Parent and Child Characteristics of Families Participating in Parent-Mediated Social Skills Interventions for Autism

Friday, May 13, 2016: 11:30 AM-1:30 PM
Hall A (Baltimore Convention Center)
R. Shalev1, M. L. Gordillo1, K. Sullivan1, B. Chen1, R. Doggett1, E. A. Laugeson2, S. Kuriakose1 and A. Di Martino1, (1)Department of Child and Adolescent Psychiatry, The Child Study Center at NYU Langone Medical Center, New York, NY, (2)Psychiatry and Biobehavioral Sciences, UCLA Semel Institute for Neuroscience and Human Behavior, Los Angeles, CA
Background: A growing literature indicates that parent-mediated social skills interventions, such as Children’s Friendship Training (CFT; Frankel & Myatt, 2003) and the Program for the Education and Enrichment of Relational Skills (PEERS®; Laugeson & Frankel, 2010) increase social competence and friendships among children with Autism Spectrum Disorder (ASD). In CFT and PEERS®, parents are trained to become active agents who provide social coaching to their children during and after treatment. Despite their central role in these interventions, parents’ direct impact on their children’s treatment outcomes remains unclear. Currently, at the NYU Child Study Center, we are conducting a pilot study on outcomes for children who complete CFT and PEERS®that involves measuring parent and child characteristics before and after intervention.

Objectives: In preparation for future investigations of treatment outcome, the current study examined baseline measures of parents’ functioning and their relationships with baseline measures of their children.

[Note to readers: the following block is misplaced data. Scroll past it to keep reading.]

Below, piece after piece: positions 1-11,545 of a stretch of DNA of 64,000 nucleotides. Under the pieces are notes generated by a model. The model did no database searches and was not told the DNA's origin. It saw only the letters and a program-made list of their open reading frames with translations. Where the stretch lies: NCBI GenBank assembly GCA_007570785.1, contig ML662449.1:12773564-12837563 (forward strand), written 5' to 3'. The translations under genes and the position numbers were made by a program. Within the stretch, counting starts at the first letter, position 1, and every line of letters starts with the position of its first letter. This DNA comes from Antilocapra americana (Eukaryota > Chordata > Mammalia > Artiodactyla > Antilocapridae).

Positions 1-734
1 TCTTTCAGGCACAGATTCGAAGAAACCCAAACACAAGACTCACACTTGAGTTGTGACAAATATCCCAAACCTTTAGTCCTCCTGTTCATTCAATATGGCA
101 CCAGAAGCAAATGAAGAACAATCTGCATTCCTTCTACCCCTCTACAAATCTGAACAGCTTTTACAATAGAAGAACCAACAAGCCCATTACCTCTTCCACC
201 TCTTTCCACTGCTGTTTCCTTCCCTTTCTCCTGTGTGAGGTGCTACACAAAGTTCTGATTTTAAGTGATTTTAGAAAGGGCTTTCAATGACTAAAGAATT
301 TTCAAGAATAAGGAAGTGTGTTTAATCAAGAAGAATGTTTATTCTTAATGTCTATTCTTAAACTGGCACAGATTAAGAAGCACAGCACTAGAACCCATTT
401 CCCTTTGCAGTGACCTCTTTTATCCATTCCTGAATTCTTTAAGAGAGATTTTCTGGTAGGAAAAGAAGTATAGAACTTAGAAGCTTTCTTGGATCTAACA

Methods: To date, we have enrolled 11 children with ASD (8 males; 7-14 year-old; M =11.9±2.3) and 11 parents (one per child; 8 mothers, 41-55 year-old; M =49.2±4.7) undergoing CFT or PEERS®. Parents completed the Social Responsiveness Scale, Second Edition Parent Report (SRS-2-P) and the Child Behavior Checklist (CBCL), which were used to index children’s autism severity and their internalizing and externalizing symptoms of psychopathology. Parents’ autistic traits were assessed using the SRS-2 Adult Form (SRS-2-A), completed by their spouses. Each parent completed the Positive Affect Index (PAI), which assesses the quality of the parent-child relationship. Bivariate correlational analyses measured the relationships between the above parent and child measures.

Results:  Parents did not show clinically significant elevations in autistic traits, as indicated by SRS-2-A Total T-scores (range: 38 – 59, M =48.7±8.5). Total scores on the PAI varied (range: 30 – 57, M 43.1±8.8). Notably, both measures indicated a wide range of functioning. Parents’ scores on the SRS-2-A were positively correlated with their children’s scores on the SRS-2-P (r =.83, p =.04). High relationship quality measured by the PAI was negatively correlated with scores of the Total Externalizing Problems scale (r =-.85, p =.008) and related subscales (e.g., Rule-Breaking Behavior; r =-.85, p =.007) on the CBCL. There was not a significant relationship between PAI and SRS-2-P scores.

Conclusions: The association between parents’ and children’s autistic traits indicates that the poorer children’s social skills, the lower those in parents. In addition, higher quality relationships between parents and children were associated with fewer externalizing behavioral challenges in children. Given the centrality of parent-child interactions in CFT and PEERS®, it is important to understand whether parent characteristics or parent-child relationship quality affects treatment outcomes for children who participate in parent-mediated interventions. In future investigations, we will seek to clarify these relationships and to determine whether they serve as mechanisms of therapeutic change.